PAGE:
For those of you who missed last week, I am adopting my second grader’s assignment to read for 20 minutes a night. For accountability and because most of my reading is food-related I plan to blog about my reading once a week. I have to admit that I am not blogging about the book I am actually reading this week. I happen to be reading Eating Animals by Jonathan Safran but just can’t post my thoughts on this book the week before Thanksgiving. For something more appropriate, I  picked a book I read recently called The Jungle Effect by Daphne Miller.

The Jungle Effect presents the value and wisdom of traditional diets around the world. Dr Miller chose certain areas of the world that seem to be “cold spots” for disease and examined their diets. Copper Canyon in Mexico was chosen as a cold spot for diabetes, Crete for extremely low incidence of heart disease, Iceland for low, low levels of depression, Cameroon for scant colon cancer and Okinawa as a cold spot for breast and prostate cancer.

It’s interesting to see the overlap in certain of these diets. Reading the book I also thought about my family’s traditions and the live-habits my children would adopt. Here are some of my “clippings”, as my kindle calls them, from the Jungle Effect:

“Food is a powerful medicine. After all, it is the medicine that most of us take willingly at least three times a day without skipping a dose.”
So many of us are concerned with what we shouldn’t eat. This book highlighted the foods to seek out and the importance of taking time and effort to obtain and prepare these foods.
“When cholesterol-lowering medications were compared head-to-head with a diet like the Mediterranean diet (plus 30 minutes of exercise four to five days a week) they both had similar benefits in terms of preventing heart disease.”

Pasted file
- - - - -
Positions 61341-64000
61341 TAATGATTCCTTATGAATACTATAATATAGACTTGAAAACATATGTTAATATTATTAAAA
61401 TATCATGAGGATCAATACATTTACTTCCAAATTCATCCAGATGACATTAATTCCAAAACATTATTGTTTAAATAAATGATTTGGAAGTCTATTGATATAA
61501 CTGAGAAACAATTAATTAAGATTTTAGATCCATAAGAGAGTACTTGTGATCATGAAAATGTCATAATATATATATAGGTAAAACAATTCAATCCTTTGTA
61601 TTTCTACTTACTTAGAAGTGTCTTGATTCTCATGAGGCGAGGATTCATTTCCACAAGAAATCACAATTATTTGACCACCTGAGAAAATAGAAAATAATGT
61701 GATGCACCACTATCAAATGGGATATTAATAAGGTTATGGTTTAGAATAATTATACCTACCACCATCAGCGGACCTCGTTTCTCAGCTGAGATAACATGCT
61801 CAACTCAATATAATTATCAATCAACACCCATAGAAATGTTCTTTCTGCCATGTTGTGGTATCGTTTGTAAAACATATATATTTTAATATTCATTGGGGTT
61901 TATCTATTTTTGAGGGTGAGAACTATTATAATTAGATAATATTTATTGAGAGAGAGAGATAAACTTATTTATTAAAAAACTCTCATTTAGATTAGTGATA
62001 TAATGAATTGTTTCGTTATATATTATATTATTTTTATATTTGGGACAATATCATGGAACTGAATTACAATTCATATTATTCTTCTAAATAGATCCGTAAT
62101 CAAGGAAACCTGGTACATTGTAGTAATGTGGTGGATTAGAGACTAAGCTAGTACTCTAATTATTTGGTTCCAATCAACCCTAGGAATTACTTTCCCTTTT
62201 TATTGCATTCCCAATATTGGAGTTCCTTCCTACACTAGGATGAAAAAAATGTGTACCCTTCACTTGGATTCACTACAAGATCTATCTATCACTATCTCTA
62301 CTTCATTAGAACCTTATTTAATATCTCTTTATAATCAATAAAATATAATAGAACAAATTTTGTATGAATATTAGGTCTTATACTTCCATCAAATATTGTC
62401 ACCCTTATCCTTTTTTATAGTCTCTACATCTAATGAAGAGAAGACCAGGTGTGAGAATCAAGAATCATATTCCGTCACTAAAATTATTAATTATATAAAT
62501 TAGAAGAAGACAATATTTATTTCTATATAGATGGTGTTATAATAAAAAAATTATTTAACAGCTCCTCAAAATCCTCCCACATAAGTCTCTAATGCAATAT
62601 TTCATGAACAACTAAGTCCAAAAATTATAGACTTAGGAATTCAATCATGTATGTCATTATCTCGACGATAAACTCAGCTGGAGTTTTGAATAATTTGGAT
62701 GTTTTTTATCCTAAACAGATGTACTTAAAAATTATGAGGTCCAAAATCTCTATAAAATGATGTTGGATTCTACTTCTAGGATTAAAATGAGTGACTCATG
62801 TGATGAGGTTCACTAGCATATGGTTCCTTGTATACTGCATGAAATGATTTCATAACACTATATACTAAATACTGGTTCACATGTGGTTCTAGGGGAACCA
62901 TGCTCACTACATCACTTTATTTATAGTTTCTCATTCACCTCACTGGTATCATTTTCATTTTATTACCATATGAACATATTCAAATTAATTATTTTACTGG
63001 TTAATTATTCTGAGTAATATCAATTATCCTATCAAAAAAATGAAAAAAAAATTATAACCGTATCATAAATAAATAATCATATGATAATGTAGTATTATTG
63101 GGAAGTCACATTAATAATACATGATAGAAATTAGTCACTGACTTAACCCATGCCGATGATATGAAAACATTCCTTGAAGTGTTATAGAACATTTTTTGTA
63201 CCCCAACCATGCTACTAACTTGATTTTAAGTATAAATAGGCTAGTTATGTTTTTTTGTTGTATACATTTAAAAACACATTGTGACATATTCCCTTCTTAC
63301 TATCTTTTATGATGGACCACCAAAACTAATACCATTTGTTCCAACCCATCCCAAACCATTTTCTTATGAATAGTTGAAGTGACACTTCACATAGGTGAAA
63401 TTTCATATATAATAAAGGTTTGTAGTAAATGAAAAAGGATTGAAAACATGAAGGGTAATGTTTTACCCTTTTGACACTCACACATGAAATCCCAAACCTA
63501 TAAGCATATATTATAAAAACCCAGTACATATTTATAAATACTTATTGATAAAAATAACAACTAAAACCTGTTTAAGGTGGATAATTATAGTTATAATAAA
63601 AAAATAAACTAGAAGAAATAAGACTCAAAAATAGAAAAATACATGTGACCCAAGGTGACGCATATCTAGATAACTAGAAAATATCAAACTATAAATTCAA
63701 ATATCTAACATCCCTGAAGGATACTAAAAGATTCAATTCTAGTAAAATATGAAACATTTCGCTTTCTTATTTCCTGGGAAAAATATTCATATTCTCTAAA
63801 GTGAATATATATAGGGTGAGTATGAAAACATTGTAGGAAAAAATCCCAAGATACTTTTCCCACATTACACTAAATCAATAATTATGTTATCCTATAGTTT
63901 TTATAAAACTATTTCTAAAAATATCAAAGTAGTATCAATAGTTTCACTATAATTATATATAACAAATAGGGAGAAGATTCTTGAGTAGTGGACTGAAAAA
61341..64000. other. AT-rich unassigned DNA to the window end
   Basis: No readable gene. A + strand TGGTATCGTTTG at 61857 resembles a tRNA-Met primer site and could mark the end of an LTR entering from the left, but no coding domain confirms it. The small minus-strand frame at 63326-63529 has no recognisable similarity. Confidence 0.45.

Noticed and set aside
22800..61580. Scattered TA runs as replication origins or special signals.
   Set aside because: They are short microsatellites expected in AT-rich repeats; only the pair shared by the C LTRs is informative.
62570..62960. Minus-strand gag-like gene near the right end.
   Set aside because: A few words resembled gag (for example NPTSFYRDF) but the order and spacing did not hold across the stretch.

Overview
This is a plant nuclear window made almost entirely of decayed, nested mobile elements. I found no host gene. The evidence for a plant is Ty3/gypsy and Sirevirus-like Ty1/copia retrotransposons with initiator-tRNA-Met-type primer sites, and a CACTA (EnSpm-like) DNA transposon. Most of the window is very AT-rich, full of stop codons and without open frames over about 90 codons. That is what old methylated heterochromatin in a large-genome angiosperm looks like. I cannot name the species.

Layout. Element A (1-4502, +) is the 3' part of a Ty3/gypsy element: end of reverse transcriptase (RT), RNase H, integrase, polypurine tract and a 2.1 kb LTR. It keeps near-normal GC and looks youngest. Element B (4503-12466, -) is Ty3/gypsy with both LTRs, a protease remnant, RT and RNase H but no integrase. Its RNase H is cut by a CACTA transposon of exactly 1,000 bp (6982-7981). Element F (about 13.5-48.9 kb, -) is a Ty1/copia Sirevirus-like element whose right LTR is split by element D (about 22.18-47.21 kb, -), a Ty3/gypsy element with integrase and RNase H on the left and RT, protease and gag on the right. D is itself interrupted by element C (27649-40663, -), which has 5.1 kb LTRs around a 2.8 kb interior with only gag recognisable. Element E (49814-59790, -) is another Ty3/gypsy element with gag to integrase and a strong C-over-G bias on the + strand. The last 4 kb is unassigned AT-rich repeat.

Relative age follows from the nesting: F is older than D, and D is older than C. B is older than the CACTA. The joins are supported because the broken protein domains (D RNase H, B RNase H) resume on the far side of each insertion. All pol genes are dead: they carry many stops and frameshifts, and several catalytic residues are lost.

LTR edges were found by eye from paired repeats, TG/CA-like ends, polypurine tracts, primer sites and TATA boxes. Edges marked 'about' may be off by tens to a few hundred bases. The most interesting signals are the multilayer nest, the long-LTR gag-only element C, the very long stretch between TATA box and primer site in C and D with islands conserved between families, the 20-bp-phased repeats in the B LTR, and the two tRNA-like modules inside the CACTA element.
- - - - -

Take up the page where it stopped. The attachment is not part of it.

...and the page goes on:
I don’t think many Americans would believe this to be the case. Dr Miller points out diet should at least me the first weapon used (before resorting to medication).

“Virtually every cold spot culture I discuss in this book places a huge emphasis on communal eating.”
This is so often overlooked as we fixate on what we eat, how we eat matters a great deal.

Countries with low fish consumption have highest rates of depression. Aim for 3 servings of low mercury fish per week or a fish oil supplement daily.


• Black and green tea contains numerous health benefits including anti-depressant capability. And with Thanksgiving looming have to point out potatoes are also mood boosters.

Fermented foods (such as miso and sauerkraut play an important role in many cold spot diets. Another group of foods worth considering are prebiotics. Foods containing prebiotics raise the amount of good bacteria in the gut. Jerusalem artichokes, leeks and chicory are all in this category.

The Jungle Effect also contains shopping lists from each country with native ingredients, recipes by region and cooking tips for working with some, perhaps unfamiliar, ingredients.

Learn more about the Jungle Effect at https://drdaphne.com/thejungleeffect/index.php

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